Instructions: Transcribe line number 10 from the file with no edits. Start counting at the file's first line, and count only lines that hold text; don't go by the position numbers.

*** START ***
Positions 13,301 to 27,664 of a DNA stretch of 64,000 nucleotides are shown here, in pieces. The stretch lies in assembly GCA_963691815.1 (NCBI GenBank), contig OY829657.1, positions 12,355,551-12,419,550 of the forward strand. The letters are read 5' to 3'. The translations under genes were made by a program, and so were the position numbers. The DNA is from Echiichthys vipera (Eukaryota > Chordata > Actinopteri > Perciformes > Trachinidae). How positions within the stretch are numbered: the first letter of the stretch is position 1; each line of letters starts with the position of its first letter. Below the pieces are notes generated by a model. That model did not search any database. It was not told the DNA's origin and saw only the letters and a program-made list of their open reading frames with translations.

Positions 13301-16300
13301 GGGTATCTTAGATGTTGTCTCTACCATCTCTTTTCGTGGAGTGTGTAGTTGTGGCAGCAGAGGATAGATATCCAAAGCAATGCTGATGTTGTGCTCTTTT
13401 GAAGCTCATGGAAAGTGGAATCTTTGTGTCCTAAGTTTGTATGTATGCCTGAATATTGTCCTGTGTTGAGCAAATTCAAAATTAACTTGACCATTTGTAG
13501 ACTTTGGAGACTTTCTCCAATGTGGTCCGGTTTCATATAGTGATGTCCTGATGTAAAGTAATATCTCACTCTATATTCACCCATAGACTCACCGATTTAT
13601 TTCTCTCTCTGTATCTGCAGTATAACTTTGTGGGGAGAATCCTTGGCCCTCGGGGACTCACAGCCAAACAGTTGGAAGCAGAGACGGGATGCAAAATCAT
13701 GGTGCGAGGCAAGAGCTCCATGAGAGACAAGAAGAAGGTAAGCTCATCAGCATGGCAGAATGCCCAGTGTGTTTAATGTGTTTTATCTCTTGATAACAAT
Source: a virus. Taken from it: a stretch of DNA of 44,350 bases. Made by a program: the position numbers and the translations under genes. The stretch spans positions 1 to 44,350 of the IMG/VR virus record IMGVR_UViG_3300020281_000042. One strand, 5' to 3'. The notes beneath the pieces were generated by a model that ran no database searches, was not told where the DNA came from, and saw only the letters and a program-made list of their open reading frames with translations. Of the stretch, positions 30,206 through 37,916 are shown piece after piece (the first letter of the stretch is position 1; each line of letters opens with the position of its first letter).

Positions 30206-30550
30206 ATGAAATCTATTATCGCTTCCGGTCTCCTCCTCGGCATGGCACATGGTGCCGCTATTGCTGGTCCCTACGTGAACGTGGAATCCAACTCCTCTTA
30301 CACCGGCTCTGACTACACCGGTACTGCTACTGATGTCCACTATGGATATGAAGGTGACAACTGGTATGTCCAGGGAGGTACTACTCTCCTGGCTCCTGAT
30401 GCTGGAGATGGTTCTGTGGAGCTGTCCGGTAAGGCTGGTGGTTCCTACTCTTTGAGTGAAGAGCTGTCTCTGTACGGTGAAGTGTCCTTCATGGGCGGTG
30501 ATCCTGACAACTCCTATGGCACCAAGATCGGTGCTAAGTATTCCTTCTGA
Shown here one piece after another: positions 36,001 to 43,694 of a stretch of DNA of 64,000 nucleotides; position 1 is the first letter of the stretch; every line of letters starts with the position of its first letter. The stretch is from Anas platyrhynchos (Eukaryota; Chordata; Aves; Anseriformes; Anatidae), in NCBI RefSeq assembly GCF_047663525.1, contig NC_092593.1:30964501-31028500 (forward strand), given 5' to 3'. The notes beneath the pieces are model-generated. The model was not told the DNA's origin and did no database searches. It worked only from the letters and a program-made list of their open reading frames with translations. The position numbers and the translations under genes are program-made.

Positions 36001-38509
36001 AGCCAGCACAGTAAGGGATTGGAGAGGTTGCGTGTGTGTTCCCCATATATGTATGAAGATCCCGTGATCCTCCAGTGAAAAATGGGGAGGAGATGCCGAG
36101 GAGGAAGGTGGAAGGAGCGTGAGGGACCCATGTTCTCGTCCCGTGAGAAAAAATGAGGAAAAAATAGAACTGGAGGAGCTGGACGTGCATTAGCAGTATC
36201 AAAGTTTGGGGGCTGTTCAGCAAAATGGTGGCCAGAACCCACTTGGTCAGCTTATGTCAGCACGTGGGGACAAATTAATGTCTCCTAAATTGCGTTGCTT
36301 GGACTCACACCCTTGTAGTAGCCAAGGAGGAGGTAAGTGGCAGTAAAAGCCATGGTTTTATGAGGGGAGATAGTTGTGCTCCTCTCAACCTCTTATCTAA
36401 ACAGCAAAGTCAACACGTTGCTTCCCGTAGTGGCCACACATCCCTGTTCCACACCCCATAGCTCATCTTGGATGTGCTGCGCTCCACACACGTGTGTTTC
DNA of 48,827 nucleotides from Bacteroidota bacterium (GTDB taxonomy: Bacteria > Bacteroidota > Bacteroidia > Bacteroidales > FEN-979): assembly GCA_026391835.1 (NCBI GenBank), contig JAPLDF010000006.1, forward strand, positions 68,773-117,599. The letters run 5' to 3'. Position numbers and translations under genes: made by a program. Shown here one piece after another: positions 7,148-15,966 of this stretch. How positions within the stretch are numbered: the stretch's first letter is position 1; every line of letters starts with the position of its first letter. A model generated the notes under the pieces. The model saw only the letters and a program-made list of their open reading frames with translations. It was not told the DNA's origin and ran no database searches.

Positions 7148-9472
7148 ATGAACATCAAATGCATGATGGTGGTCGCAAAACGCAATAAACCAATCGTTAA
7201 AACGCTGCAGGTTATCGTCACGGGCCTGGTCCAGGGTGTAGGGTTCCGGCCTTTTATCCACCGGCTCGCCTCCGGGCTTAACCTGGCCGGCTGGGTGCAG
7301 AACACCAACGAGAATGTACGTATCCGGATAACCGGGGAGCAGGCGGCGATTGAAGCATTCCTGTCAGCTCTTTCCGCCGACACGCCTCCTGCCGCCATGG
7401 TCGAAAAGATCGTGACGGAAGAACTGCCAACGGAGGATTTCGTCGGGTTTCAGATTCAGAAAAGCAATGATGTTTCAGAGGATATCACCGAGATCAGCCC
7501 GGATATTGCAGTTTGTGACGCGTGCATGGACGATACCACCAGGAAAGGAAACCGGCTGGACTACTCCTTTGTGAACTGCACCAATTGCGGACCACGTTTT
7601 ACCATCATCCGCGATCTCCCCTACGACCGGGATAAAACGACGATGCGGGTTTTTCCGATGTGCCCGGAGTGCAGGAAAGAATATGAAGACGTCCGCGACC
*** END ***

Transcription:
30206 ATGAAATCTATTATCGCTTCCGGTCTCCTCCTCGGCATGGCACATGGTGCCGCTATTGCTGGTCCCTACGTGAACGTGGAATCCAACTCCTCTTA